Standing in the line my apprehension concerning the whereabouts of my suitcase continued to rise. I had no idea if there would be a fee to get into the country. Fortunately I had my passport in my laptop case which I still carried with me. After what seemed like an hour I finally got to the desk where I was confronted by a uniformed Immigration Officer seated in front of a computer. I opened my passport and laid it on his counter. He looked at it and said, "What is the purpose of your visit?" I explained that I'd come to Dubai to pick up a light aircraft and would be flying it to Switzerland. He said, "That sounds really exciting. How long will you be in the Emirates?" I said, "Two, maybe three days at the most." The Immigration Officer smiled, stamped my passport and said, "Enjoy your stay in Dubai." That was it! No hassle, no entry fees, no stress.
I made my way to baggage claim fully expecting to be penniless. I checked the carrousel for my suitcase. Nothing. I waited for it to make another complete rotation. Again, nothing. Panic now had me in its grip. I turned around, scanning the area for the Air France baggage office. In the process I saw a pile of bags off to the side. With little hope, I dove in looking for mine. It was there! Cautiously I unzipped the bag to see if anything was missing. To my absolute relief, purse, camera, and everything else I'd packed were right where I'd put them. The only remaining task was to clear Customs, which consisted of running my bags through the x-ray screening machine. Totally exhausted from traveling and emotionally drained, I stepped through the doorway into Dubai.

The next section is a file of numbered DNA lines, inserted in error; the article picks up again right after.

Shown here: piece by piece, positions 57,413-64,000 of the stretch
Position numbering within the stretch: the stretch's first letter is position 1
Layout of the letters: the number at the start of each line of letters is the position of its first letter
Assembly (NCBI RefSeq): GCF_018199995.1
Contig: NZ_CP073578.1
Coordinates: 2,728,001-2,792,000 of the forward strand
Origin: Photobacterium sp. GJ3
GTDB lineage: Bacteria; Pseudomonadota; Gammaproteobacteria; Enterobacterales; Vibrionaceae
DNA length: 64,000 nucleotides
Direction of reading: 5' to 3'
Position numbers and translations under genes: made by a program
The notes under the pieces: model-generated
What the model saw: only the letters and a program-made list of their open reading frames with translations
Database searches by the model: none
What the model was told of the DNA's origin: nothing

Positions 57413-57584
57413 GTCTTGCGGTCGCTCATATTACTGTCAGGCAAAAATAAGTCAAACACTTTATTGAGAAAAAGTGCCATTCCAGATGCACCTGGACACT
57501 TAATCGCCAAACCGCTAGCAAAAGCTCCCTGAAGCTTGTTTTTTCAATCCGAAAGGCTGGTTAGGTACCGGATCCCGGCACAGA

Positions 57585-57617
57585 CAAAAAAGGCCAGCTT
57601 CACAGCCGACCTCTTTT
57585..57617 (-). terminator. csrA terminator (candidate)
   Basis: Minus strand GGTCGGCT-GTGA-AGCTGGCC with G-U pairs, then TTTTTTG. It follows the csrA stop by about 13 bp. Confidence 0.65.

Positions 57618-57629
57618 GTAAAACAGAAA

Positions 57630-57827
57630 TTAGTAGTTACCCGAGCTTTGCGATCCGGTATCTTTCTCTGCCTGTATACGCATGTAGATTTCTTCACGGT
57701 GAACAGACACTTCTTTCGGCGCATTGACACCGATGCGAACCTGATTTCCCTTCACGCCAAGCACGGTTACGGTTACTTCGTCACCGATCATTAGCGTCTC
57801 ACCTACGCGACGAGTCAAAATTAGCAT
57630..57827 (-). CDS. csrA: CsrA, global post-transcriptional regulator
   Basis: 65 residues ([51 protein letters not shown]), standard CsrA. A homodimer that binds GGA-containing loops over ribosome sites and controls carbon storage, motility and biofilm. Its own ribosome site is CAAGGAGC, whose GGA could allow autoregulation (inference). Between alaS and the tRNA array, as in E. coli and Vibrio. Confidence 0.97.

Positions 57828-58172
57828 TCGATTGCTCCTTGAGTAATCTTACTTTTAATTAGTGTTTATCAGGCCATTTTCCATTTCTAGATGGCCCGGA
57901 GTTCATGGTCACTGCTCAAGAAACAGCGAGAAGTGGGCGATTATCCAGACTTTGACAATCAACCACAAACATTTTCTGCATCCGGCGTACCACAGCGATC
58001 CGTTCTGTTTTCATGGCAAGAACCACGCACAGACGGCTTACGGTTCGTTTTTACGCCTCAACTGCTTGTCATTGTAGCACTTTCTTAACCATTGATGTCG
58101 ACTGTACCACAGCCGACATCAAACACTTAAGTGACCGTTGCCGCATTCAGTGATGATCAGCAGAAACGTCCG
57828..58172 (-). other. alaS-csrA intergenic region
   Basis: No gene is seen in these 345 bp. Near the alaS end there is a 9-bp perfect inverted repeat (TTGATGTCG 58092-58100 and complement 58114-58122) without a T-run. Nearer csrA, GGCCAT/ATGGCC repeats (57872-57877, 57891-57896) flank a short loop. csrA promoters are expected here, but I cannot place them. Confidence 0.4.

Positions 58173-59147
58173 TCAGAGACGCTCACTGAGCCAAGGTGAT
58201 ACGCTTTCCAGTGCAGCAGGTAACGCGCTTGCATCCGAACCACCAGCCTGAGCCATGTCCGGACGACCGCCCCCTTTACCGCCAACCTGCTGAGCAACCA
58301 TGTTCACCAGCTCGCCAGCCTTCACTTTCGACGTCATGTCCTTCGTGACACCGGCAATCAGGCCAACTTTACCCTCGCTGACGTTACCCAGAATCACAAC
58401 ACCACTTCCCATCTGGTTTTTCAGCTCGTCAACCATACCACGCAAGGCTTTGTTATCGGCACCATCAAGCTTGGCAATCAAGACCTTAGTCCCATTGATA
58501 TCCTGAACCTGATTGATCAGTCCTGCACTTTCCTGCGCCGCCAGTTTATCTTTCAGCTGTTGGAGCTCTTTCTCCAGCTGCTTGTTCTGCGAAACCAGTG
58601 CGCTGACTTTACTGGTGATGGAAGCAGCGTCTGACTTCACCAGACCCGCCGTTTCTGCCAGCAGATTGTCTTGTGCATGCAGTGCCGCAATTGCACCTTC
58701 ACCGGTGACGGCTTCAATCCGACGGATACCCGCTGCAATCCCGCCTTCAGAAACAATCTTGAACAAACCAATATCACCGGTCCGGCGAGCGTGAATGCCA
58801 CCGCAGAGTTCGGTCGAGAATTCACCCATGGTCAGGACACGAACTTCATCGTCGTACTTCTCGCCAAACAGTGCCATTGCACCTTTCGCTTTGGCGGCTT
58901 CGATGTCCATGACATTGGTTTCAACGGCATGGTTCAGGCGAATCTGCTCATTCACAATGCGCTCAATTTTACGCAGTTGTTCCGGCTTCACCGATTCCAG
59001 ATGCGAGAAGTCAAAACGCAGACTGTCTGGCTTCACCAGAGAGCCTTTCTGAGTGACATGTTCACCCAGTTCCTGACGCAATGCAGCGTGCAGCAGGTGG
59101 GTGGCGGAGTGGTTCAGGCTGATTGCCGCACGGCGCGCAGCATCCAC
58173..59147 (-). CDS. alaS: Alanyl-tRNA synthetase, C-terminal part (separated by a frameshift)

Since September 11th, the US media has characterized travel to the Middle East for Americans as nothing short of suicidal. We've been drowned in full-color images of embassy-storming Arab mobs burning American flags and effigies of G.W. Bush. The reality is that Arabs are rightfully angered by the US government's unquestioning support of the Israeli oppression of Palestinians and its insistence on sticking the US military anywhere it pleases. The average Arab has far less hostility toward individual Americans than Americans have toward Arabs living in the US. Petroleum revenue only benefits the elite. Much of the remaining population depends on tourism. Bomb-laden Islamic extremists would be bad for business.
Hotel van drivers holding signs for their respective establishments were lining the walkway out of the terminal, I spied the one representing the hotel at which I planned on staying. He escorted me to the van where I found one other occupant. I climbed into the van and within a few minutes was delivered to the Airport Hotel. Since I hadn't made a reservation and the main hotel was booked solid, I was offered a room in the "annex," which I found to be an old building with sub-standard rooms behind the main hotel. As it was now after midnight, all I wanted was someplace to sleep. I was told I would be moved up to a better room in the morning. I gladly accepted.
When I got to the room I called Jen to let her know I'd arrived safely, then crawled into bed. Suddenly I wasn't tired. My body was telling me it was 7:30 p.m. and I should be wide awake. I got out of bed and worked on my Web site for a couple of hours, then fell asleep around 4:00 a.m.